So instead, I forced myself to feel all the fear, anger, longing and sadness wash through me every day.
It was not fun and those emotions still come up occasionally, but I know I am where I am at today because I allowed myself to feel deep hard feelings.
Virtual strangers can be extremely kind.
When awful things happen, it is amazing who steps up and offers support.
Two men who had done business with Craig in the past contacted me and offered to help run Craig’s business, Mental Toughness Academy.
An amazingly kind woman, Laura answered an ad I put on NextDoor for a driver and she regularly volunteered to drive Craig to doctor appointments so I could work.
A friend organized people I barely knew to make me meals so I did not starve.
I guess sometimes it takes extreme difficulty to allow yourself to receive kindness from strangers.
How the right people come into your life just when you need them.
I always thought I had to work hard to make things happen, but when I did not have the strength, time or energy amazing resources showed up anyway.
For instance, a friend found me the perfect personal injury attorney who specialized in brain injury and a psychologist for Craig who had personal experience with brain injuries.
How to be happy in spite of feeling guilty that I shouldn’t.
When someone you care about is suffering, it is normal to feel you should not feel happy.
The truth is your being unhappy does NOT make the other person in any way feel any better.
The opposite is true, if you are happy then you have the ability to be strong and give a healthy perspective to the other person.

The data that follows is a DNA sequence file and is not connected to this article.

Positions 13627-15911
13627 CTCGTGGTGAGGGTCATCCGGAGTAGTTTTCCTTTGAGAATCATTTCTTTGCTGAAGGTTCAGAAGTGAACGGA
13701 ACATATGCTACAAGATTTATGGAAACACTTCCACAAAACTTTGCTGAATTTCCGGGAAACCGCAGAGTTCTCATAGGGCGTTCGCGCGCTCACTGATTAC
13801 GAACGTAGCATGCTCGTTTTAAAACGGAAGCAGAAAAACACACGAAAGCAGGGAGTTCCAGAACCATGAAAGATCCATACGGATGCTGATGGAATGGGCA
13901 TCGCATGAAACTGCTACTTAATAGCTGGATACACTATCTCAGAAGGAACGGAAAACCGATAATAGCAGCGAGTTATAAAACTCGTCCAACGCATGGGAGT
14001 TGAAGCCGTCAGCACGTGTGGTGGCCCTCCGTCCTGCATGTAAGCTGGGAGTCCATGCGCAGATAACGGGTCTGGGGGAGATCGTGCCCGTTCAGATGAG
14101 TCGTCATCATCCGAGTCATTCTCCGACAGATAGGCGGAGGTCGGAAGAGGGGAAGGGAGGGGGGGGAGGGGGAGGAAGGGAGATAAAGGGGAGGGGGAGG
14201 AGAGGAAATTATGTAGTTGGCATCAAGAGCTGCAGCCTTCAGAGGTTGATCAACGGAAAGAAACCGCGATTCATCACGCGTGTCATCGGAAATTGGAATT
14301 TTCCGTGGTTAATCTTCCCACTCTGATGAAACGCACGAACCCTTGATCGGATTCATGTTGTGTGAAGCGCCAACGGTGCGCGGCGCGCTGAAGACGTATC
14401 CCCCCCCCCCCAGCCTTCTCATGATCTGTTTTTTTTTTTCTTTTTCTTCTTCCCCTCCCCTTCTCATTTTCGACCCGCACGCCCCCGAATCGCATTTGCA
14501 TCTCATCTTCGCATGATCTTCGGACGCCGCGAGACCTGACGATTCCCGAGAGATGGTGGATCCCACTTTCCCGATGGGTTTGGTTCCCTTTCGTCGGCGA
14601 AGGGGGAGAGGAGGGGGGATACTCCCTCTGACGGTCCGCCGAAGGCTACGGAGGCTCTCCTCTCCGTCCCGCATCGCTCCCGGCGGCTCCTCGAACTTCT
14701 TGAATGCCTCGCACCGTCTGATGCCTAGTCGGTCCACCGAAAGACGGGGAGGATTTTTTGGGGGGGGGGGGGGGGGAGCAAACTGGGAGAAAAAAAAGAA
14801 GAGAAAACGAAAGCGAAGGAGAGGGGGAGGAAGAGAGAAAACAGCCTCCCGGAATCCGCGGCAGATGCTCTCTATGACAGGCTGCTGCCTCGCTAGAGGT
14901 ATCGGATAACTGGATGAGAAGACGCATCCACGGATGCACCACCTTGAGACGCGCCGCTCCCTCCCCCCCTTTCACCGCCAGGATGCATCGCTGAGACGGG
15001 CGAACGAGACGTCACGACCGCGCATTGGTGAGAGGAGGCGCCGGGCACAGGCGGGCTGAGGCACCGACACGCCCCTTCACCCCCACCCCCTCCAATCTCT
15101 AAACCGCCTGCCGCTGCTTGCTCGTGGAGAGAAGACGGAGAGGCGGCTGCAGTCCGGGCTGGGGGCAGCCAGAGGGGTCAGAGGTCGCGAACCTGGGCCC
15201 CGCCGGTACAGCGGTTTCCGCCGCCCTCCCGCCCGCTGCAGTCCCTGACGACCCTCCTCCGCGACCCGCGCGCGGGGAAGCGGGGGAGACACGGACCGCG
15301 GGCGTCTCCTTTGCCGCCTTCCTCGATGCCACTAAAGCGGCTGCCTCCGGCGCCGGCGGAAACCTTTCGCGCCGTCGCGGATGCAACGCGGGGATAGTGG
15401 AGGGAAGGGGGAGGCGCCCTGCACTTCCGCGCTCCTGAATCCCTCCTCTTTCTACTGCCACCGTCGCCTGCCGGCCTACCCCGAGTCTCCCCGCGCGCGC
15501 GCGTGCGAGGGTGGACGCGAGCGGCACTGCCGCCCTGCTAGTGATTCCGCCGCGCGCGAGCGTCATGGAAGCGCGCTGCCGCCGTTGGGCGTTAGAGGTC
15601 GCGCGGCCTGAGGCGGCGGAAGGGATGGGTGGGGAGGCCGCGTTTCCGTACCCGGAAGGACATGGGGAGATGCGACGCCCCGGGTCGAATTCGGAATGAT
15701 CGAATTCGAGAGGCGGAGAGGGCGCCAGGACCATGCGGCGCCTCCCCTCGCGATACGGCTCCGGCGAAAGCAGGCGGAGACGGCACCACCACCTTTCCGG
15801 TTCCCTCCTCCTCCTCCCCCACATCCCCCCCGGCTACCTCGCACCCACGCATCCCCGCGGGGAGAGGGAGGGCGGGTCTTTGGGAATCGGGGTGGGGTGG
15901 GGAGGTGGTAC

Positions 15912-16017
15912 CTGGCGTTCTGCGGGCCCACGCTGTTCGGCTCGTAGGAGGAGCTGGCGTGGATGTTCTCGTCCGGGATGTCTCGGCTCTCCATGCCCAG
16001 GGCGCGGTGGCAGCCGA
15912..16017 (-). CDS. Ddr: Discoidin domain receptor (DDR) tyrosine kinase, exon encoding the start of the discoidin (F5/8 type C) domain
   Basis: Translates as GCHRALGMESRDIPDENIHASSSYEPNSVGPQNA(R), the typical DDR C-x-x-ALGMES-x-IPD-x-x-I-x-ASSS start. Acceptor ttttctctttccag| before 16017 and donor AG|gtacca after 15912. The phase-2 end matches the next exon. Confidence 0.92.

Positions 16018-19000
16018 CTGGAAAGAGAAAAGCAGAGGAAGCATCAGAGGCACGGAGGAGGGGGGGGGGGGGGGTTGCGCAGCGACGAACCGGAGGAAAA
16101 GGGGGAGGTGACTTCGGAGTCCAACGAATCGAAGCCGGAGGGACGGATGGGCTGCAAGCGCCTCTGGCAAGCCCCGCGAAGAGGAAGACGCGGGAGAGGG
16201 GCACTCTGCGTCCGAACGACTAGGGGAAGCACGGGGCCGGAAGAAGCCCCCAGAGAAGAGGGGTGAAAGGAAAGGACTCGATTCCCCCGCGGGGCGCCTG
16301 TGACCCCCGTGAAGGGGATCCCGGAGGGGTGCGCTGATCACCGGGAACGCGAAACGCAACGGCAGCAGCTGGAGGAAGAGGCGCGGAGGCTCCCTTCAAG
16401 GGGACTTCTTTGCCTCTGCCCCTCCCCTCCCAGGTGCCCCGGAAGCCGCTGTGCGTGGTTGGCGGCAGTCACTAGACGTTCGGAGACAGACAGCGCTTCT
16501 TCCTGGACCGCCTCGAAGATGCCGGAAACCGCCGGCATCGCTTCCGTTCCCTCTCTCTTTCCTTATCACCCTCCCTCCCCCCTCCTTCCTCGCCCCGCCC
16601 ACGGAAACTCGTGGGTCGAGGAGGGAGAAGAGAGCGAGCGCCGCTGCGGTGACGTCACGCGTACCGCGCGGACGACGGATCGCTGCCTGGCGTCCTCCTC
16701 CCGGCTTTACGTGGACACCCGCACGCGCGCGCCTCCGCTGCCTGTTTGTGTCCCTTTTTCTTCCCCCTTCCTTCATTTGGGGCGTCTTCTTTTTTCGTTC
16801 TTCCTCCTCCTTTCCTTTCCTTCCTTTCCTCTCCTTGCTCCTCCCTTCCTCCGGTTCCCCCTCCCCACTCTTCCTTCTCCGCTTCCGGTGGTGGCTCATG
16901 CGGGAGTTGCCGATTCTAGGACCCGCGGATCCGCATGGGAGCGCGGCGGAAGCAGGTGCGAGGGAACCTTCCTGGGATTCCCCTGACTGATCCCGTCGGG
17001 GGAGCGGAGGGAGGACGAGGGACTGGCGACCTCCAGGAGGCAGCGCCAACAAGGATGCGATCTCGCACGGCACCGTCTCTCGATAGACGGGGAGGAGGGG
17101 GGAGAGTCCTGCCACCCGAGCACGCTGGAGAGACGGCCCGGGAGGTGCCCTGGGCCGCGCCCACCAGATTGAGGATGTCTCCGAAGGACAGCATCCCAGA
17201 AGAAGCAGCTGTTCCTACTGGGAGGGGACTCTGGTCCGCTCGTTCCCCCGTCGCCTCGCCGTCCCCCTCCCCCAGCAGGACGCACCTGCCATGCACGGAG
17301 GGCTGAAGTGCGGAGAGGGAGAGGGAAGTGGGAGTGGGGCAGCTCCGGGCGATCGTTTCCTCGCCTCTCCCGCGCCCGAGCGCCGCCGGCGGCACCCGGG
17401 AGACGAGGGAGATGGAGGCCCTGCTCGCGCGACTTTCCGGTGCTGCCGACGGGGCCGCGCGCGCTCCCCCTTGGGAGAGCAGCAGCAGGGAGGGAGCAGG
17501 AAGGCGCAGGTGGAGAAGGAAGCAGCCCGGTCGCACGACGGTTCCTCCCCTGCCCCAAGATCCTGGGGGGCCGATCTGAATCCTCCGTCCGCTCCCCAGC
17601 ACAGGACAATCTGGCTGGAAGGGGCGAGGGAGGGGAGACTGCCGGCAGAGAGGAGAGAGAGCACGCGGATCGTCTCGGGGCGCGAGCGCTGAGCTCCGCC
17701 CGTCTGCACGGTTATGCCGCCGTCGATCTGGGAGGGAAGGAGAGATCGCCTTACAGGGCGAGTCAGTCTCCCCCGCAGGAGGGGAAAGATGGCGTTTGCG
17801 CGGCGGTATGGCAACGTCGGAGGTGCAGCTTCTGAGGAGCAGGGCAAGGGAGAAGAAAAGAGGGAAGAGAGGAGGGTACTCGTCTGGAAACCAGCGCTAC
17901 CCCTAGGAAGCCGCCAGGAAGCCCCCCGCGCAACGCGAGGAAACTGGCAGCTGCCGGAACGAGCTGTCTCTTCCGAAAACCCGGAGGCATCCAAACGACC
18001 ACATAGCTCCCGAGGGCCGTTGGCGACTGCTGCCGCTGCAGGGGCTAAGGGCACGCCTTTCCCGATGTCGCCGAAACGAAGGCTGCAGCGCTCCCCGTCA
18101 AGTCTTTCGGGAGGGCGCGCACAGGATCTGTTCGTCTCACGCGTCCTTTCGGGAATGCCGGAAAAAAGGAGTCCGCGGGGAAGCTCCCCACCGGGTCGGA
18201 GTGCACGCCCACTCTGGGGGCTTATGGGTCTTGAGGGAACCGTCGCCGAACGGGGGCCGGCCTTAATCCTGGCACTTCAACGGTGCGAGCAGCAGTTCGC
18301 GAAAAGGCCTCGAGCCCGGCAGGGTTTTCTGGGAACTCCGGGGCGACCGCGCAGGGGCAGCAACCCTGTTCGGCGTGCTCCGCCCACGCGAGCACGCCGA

Everyone goes through hardship.
When you’re experiencing tragedy, it is understandable to think everyone else’s life is so easy.
Coaching has given me a unique perspective, having worked with people who seem to have it all.
But no ones life is any better of worse than anybody else’s.
It is what you do when you experience hardship that matters.
How to be vulnerable and real with people even when I really didn’t want to.
I was used to being the one who had it “all together” and this got completely stripped away.
It actually helped me get closer to people and open up to kindness and love.
Trying to fix people never works.
I had to come to the understanding that being human means that we have to experience pain throughout our life.
It is not possible to avoid or change that for people.
I learned that first with my kids and then all over again with Craig.
How to ask for help and how it makes people feel good to help.
Asking for help has never been something I felt comfortable doing, but maintaining my business, helping run Craig’s business and taking care of all his medical needs left me drained, exhausted and with never enough time.
I had to regularly ask for help and to my amazement people gladly provided what I needed.
It is a gift for most people to be helpful.
What’s happening now…
Craig and I are no longer together, but I deeply value the time that we shared and I have no regrets.
I hope if there is a relationship in your life that did not end the way you had anticipated my reflections will help you see the silver lining.
I believe we are here as humans to experience ups and downs, good and bad and it all enriches our life in ways we often do not see or understand at the time.
By rolling with the punches and eventually accepting what is, is how I came out the other side.
“Life is not linear; you have ups and downs. It’s how you deal with the troughs that defines you.” ~Michael Lee-Chin